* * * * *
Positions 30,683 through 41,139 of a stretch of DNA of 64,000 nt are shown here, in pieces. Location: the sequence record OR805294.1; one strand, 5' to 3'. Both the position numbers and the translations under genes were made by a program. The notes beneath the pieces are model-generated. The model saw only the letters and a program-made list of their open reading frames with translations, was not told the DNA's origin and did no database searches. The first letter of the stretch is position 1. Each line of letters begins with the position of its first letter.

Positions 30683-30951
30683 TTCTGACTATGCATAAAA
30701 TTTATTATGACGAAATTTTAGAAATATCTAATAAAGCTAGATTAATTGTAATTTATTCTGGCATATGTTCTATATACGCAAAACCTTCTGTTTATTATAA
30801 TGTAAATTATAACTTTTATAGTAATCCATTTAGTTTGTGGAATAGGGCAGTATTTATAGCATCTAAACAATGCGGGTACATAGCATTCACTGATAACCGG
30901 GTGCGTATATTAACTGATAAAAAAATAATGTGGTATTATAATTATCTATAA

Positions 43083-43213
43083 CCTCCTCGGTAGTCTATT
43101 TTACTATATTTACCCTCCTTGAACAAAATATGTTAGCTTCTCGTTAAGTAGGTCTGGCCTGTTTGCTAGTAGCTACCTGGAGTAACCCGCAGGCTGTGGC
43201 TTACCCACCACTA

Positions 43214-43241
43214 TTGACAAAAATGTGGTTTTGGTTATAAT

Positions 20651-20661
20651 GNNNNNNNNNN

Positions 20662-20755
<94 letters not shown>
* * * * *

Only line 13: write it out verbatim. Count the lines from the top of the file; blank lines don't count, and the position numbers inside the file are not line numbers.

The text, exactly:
Positions 20651-20661